Sugar tax, warning labels, ad curbs in other nations

What have other countries done to curb sugar consumption, and how has it worked out for them?

Some countries, such as Mexico and Brunei, have a sugar tax.

In Mexico, a study found that purchases of sugary drinks dropped by 5.5 per cent in the first year after the tax was introduced in October 2013. This was followed by a 9.7 per cent drop the following year.

However, the effect on overall health has yet to be determined.

Interestingly, one of the earliest countries to implement a tax on soft drinks - Denmark - repealed it in 2014.

The soft-drink tax had been in place since the 1930s, and earned the Danish government some 450 million krone (S$97 million) in annual revenue.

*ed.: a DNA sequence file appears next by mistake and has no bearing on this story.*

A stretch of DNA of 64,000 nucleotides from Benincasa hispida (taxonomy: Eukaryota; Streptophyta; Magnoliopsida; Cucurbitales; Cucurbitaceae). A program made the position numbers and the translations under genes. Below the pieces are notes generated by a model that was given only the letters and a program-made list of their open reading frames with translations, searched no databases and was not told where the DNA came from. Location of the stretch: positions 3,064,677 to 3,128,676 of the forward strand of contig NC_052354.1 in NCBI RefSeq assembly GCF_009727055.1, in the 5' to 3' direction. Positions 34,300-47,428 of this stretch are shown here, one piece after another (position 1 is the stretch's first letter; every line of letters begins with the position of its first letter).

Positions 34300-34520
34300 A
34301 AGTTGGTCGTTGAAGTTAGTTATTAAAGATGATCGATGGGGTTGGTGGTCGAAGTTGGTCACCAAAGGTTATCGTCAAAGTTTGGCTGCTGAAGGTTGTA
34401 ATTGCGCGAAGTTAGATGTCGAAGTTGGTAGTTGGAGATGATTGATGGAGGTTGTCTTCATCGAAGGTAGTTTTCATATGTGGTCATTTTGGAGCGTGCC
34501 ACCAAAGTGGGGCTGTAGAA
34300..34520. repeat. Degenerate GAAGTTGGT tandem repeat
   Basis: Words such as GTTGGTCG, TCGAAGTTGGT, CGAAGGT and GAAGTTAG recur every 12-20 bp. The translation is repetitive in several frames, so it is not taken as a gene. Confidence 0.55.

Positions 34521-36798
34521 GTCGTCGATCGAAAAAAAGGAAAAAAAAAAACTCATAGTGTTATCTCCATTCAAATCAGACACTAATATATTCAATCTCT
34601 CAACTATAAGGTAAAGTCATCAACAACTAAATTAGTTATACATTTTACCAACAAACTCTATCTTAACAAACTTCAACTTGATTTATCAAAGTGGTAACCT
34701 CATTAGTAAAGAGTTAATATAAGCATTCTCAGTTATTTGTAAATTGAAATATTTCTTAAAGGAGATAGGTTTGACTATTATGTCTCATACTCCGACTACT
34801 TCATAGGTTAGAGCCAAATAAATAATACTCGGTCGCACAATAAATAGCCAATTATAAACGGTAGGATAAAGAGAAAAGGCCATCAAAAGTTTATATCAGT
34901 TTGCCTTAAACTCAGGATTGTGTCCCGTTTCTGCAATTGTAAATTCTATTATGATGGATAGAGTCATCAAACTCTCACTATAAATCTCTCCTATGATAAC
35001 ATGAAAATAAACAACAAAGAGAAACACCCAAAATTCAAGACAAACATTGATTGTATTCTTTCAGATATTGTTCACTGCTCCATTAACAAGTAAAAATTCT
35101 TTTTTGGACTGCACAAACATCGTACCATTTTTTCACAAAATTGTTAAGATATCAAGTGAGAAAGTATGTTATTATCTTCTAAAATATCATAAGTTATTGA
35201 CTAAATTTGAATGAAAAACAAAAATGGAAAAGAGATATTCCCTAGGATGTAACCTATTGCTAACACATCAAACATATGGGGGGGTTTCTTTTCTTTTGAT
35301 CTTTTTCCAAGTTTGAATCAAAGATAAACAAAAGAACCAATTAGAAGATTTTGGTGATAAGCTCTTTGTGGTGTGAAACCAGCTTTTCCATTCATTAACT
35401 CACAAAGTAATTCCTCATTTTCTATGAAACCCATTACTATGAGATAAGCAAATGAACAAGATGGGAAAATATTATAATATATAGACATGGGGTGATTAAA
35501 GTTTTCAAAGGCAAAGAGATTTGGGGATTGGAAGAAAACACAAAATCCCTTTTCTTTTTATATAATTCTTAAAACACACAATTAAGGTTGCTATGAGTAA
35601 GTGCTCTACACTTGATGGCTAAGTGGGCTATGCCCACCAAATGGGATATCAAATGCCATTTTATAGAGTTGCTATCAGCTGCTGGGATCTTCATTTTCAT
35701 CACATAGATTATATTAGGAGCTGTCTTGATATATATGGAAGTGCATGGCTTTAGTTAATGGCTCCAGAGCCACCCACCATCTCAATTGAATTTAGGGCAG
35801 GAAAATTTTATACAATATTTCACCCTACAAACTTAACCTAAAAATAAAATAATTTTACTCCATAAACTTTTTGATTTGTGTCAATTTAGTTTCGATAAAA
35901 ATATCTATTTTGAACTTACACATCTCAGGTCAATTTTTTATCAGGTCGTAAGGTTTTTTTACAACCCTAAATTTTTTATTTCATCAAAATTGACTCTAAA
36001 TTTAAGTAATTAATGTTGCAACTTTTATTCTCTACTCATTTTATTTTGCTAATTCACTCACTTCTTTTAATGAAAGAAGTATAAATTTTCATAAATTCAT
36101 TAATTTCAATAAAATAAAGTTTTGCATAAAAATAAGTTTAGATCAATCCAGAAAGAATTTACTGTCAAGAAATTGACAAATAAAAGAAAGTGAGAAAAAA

However, it also resulted in a yearly loss of about 290 million krone due to illegal soft-drink sales and people heading to neighbouring countries to buy cheaper soft drinks.

In San Francisco, a law was recently passed making it necessary to put warning labels on all advertisements for sugary beverages.

Drink makers contested the ruling but lost, and other states are now considering similar measures.

And in Britain, it is now illegal to advertise junk food in media targeted at children. This includes food or drinks that are high in fat, salt and sugar.

Linette Lai

A version of this article appeared in the print edition of The Straits Times on August 23, 2017, with the headline 'Sugar tax, warning labels, ad curbs in other nations'. Print Edition | Subscribe